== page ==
Giving Compass’ Take:
• According to the author, philanthropy must invest more in underserved entrepreneurs to stimulate and grow a more inclusive economy.
• How can donors support entrepreneurship that is making an impact? How can funders identify these investment opportunities?
• Read about the impact of supporting underserved entrepreneurs.
The data tells us that the number of start-ups fell by nearly half between 1978 and 2011, and start-up rates were lower between 2009 and 2011 than they were between 1978 and 1980 in every state and Metropolitan Statistical Area except one. If we aren’t producing new businesses, we aren’t producing jobs and opportunities for people of color and low-income Americans.
To succeed, we need philanthropists and other social change actors to expand our aperture from primarily focusing on mitigating the damage capitalism can cause—through efforts such as workforce re-training for jobs lost to globalization or advocating for environmental protections—to affirmatively building a new capitalism that creates shared prosperity.
Now is time to transform the face of entrepreneurship in America. Our current institutions—the banks, and private equity and venture firms that provide capital, as well as the technical assistance providers that help companies grow—have a pitiful track record of serving people of color and women successfully.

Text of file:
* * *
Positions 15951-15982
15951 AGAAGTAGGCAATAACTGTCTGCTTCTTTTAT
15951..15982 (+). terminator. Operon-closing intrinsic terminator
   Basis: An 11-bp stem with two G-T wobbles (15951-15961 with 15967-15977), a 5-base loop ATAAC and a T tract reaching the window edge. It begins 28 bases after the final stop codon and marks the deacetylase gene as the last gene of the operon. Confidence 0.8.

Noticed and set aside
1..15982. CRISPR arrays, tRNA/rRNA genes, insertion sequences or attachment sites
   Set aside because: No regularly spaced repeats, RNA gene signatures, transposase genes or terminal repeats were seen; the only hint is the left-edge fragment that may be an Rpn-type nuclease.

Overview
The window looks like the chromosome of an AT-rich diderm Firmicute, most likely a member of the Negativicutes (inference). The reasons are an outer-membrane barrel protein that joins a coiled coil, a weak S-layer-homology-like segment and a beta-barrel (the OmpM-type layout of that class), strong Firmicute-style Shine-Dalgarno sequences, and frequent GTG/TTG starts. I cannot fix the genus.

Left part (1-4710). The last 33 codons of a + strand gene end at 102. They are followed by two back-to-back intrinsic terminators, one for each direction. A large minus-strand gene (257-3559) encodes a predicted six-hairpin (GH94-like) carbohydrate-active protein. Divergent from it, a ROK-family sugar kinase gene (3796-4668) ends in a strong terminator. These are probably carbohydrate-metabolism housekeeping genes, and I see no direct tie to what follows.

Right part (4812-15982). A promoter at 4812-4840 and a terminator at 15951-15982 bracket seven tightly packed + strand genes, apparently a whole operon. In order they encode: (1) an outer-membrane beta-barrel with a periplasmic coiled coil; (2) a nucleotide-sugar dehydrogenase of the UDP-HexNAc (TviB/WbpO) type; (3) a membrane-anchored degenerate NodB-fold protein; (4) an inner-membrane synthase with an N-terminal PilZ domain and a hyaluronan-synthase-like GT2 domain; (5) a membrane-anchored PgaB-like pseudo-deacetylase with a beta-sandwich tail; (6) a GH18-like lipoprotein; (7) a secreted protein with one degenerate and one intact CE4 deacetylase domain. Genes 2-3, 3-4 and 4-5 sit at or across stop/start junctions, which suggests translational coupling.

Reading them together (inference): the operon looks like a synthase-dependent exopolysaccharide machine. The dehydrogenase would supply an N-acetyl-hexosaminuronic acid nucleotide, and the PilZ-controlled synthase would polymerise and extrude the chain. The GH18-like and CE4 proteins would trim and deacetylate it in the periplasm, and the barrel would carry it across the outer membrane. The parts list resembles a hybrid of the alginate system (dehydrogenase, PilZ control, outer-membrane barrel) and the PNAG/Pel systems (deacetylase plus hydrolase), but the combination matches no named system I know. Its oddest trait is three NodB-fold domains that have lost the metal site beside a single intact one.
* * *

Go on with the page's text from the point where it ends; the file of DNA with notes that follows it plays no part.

Capital, both loans and equity, for all types of businesses, at every stage, must be more readily available. We need to attract many more actors and investors to this work to not only stimulate competition, but also expand the number and types of products on offer.
Lenders and investors must expand existing definitions of risk, return, and exit. We need to not only push existing lenders and investors to change and diversify their definitions of these concepts, but also create new and different institutions willing to use more flexible investment parameters.
We need to connect the dots. Social enterprise-building organizations… are working effectively to help companies grow in many places. Services like these can and should be everywhere.
The entrepreneurs we hope to benefit must be a part of the process. Human-centered design—listening to and co-creating solutions with the communities we are trying to help—is becoming the status quo approach to social change.
Read the full article about entrepreneurship in America by Ben Hecht at Stanford Social Innovation Review.
Since you are interested in Quality Employment, have you read these selections from Giving Compass related to impact giving and Quality Employment?
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If you are interested in Quality Employment, please see these relevant Issue Funds, Charitable Organizations or Projects where you can get involved.